New rural mental health initiative launched

·3 min read

Alberta’s Government is partnering with Counselling Alberta to launch a new initiative aiming to provide affordable mental health services in rural areas across Alberta with a $6.75 million investment over two years to expand access.

The service will provide more affordable options to Albertans struggling to access counselling services, and opens more options to those in smaller areas.

“The Alberta government is providing comprehensive mental health supports, affordable, accessible, no wait times, and nobody gets turned away, to every single person in this province,” said Associate Minister Mike Ellis with the Ministry of Health during a rural media town hall on Tuesday.

Partnering with local organizations across Alberta the goal is to provide mental health counselling services across the province working towards affordability and counselling options.

“When the pandemic started in March 2020, we started receiving calls from people across the province, saying, ‘can you see us?’ and our answer is always ‘yes’. So to date, we’ve seen, since March of 2020, 28,000 individuals, and we’ve provided over 103,000 counselling sessions,” said Dr. Robbie Babins-Wagner, chief executive officer for the Calgary Counselling Centre. “We’ve now had a number of referrals from across the province. Our counsellors are providing service, there’s no waitlist at Counselling Alberta, just like there’s no waitlist in Calgary Counselling Centre. Anybody calling today, before noon, will have been assigned to a counsellor by early afternoon. Anybody calling this afternoon will be assigned to a counsellor tomorrow. We also have two spots every single day at 4 o’clock. So that if we sense, either in reading a registration form or talking to somebody on the phone, that they have concerns, we’ll ask them if they want to attend one of those slots. Because we know this business, we know the space well enough to know, that if somebody is really in distress, and they’re not ready to tell you that, and you have to wait a week, or two weeks or six weeks or 12 weeks, it’s highly unlikely that they’re going to reach out for services again.”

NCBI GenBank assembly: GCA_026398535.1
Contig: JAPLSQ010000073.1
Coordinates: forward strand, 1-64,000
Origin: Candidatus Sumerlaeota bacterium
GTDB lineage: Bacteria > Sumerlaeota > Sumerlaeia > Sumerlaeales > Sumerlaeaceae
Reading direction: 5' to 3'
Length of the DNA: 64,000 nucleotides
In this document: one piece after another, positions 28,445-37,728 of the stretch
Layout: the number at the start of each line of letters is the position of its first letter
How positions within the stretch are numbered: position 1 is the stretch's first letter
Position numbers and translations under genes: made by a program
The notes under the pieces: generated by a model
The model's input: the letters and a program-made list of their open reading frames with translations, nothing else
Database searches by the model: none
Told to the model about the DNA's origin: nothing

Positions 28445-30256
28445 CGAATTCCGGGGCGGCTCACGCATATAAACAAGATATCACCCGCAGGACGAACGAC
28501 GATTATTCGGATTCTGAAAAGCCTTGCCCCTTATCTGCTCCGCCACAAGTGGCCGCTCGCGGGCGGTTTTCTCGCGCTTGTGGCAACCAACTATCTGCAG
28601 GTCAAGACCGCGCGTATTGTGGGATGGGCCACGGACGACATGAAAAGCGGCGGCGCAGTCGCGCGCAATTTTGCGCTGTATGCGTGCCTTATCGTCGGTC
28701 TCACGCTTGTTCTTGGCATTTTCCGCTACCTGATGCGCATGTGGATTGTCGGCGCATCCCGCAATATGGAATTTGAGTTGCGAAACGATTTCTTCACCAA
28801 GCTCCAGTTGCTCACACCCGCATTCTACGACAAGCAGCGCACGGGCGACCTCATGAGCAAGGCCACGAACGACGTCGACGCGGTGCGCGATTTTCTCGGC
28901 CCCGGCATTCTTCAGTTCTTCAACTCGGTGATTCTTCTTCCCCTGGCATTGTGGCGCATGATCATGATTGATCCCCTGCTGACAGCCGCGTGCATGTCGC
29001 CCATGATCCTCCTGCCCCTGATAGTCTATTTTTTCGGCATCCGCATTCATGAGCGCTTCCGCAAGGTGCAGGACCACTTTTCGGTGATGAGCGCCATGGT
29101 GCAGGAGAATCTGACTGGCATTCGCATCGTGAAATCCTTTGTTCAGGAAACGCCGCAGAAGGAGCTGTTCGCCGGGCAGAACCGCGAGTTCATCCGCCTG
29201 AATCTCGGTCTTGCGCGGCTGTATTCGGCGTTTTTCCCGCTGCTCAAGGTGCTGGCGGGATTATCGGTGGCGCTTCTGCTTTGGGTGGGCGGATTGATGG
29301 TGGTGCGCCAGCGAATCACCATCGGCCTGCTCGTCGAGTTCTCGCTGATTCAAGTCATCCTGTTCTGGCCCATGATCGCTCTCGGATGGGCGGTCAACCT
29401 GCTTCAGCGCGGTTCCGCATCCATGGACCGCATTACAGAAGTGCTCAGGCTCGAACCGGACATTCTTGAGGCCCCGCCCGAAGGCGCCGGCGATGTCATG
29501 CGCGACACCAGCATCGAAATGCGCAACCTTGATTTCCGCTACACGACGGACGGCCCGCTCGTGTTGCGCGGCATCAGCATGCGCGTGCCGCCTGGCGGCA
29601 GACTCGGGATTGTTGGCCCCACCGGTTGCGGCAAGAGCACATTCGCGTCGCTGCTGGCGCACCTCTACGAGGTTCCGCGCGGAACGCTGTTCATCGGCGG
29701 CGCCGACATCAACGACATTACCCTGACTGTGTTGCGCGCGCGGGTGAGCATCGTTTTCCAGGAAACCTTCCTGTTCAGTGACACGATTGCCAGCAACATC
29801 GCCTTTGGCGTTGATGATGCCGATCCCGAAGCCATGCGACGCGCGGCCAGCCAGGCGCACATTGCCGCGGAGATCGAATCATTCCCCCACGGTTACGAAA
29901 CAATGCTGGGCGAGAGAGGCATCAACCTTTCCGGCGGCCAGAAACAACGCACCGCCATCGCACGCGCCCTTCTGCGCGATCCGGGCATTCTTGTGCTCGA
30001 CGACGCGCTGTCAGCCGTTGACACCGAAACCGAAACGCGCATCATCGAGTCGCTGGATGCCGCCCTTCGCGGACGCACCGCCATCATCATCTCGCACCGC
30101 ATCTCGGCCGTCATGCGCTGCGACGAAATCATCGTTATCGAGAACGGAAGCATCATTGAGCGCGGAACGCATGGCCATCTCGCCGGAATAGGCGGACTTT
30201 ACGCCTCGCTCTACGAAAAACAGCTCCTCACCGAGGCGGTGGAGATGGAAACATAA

Many services are research and outcome based, where every client fills out a questionnaire telling the level of stress and what kind of mental state they are in.

Using that information, counsellors are able to see improvements or not and make transparent decisions to help those in need.

“They see the question, they see graphs that it produces, and if they want it, they can have a copy of it, there are no secrets. Clients really love seeing those lines on the graph go down, which means that they’re doing better and getting better,” said Babins-Wagner, noting counselling doesn’t take forever, with clients averaging six to seven sessions.

“Trying to customize the service to each individual.”

With more options opening up virtually, Albertans can access mental health services through calgarycounselling.com/counselling-alberta or by phone at 833-827-4229.

“The opportunity to do things virtually, I think has really helped, especially this field when it comes to mental health. Us being able to offer virtual supports to every corner of this province, especially those in remote Northern Alberta, I think it’s been a game changer in this field,” said Babins-Wagner.

211 services will also help provide those in need with services and getting where they need to go

Ryan Clarke, Local Journalism Initiative Reporter, Lethbridge Herald

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